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A new dawn for the UPC and the Unitary Patent

In Europe, the unitary patent and the Unified Patent Court (UPC) have moved another step closer since Austria’s deposit of its ratification instrument triggered the start of the Provisional Application Period (PAP) on 19 January 2022. Final preparations for the court can now begin including the appointment of judges and finalisation of the Rules and the case management system. This is expected to take at least 8 months after which Germany will deposit its ratification instrument and the date will be set for the unitary patent and UPC to come into force.

The UPC Agreement creates a specialised patent court covering 24 countries across Europe with exclusive jurisdiction over litigation relating to unitary patents, European patents and SPCs issued for products covered by such patents.  The location of that part of the central division of the UPC which will hear life sciences cases is still up in the air since the UK confirmed it would no longer be participating in the system. The Hague or Milan have long been mooted as London’s replacement, but if the location is not agreed before the court becomes operational in late 2022/early 2023 we expect life sciences cases will be split (at least temporarily) between the existing seats of the central division, namely Paris and Munich.

Life sciences companies, among others, will be using the PAP to dust down and review their opt out policies.  During an initial transitional period of 7 years (which can be extended), patent owners may opt out their existing European patents, European patent applications and SPCs from the UPC.  The sunrise period for patent owners to opt out is planned to start three months before the UPC becomes operational (probably not before October 2022).  However, prudent patent owners are considering their strategy now so they are ready to act as soon as the sunrise period begins. Existing European patents and SPCs, which have not been opted out of the UPC, risk being subject to the UPC’s exclusive jurisdiction if invalidity or non-infringement proceedings are brought against them as soon as the court becomes operational. As the UPC is a new court with new procedures it is an unknown quantity, and many life sciences companies are thought to favour opt out, at least initially, for their most valuable patents until they see the quality of the UPC’s judgments. Although an opt out, once notified and registered, lasts for the life of the patent (or SPC) for all contracting member states, it will be possible to withdraw an opt-out at any time, unless an action has already been brought before a national court.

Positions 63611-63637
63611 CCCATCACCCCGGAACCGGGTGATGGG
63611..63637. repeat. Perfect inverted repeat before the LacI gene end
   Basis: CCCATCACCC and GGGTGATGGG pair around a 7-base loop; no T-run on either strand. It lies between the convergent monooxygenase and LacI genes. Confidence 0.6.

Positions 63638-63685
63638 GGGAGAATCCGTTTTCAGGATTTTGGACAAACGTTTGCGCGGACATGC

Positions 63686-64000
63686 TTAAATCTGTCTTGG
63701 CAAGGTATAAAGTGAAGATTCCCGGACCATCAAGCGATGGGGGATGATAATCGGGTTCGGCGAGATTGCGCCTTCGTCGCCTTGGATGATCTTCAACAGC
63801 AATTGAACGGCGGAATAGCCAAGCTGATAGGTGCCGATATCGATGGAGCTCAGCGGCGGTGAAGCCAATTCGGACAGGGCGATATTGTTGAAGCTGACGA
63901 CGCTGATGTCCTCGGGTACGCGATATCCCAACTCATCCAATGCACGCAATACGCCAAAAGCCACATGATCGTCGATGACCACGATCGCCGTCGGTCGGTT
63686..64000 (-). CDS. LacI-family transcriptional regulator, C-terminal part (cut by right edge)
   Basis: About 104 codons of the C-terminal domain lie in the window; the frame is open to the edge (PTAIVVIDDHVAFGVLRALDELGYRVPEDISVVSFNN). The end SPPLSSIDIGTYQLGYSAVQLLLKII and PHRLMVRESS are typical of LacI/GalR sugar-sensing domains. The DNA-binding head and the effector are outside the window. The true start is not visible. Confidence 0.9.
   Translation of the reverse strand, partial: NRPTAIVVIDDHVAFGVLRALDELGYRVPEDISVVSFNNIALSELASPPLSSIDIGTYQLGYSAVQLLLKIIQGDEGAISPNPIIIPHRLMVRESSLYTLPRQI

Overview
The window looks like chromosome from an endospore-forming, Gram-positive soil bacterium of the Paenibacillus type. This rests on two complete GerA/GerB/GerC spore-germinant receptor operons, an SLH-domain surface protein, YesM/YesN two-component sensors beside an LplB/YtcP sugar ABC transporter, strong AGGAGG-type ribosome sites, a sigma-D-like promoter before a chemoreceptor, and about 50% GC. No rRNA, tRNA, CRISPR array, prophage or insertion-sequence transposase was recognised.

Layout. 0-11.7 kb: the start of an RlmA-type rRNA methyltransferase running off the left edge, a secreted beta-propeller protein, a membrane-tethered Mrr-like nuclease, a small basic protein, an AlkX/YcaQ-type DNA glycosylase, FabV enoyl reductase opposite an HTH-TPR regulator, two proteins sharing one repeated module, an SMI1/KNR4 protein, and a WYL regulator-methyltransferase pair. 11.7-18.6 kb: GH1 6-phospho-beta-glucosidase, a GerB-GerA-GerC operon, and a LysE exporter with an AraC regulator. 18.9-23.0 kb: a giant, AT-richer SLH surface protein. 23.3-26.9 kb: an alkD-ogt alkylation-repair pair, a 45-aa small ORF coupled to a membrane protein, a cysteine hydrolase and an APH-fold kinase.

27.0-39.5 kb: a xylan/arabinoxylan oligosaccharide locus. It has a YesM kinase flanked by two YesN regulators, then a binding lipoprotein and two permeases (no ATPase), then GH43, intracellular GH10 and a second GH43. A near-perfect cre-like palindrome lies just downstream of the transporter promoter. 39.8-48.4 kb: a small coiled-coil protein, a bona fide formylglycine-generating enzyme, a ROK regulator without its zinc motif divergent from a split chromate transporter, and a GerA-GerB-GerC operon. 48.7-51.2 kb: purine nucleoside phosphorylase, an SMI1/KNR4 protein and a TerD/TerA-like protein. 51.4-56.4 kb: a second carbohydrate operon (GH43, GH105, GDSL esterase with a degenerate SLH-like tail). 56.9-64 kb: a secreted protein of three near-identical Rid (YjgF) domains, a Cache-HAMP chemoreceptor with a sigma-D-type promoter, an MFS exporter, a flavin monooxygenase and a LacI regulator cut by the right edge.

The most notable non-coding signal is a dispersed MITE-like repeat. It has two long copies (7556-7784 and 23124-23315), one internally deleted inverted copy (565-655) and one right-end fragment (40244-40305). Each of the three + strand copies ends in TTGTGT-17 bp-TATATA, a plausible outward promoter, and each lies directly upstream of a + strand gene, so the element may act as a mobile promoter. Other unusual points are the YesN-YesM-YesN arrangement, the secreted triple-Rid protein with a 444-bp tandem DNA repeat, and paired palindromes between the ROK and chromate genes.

Many doubted until very recently that the UPC and unitary patent would ever get off the ground, particularly after the German constitutional challenges and the UK’s withdrawal from the system. However, those hurdles have now been overcome and it seems that the system, which will revolutionise patent litigation in Europe, is finally becoming a reality.  

We will keep you updated over the coming months as we edge closer to the dawn of the sunrise period.

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patents, regulation, europe
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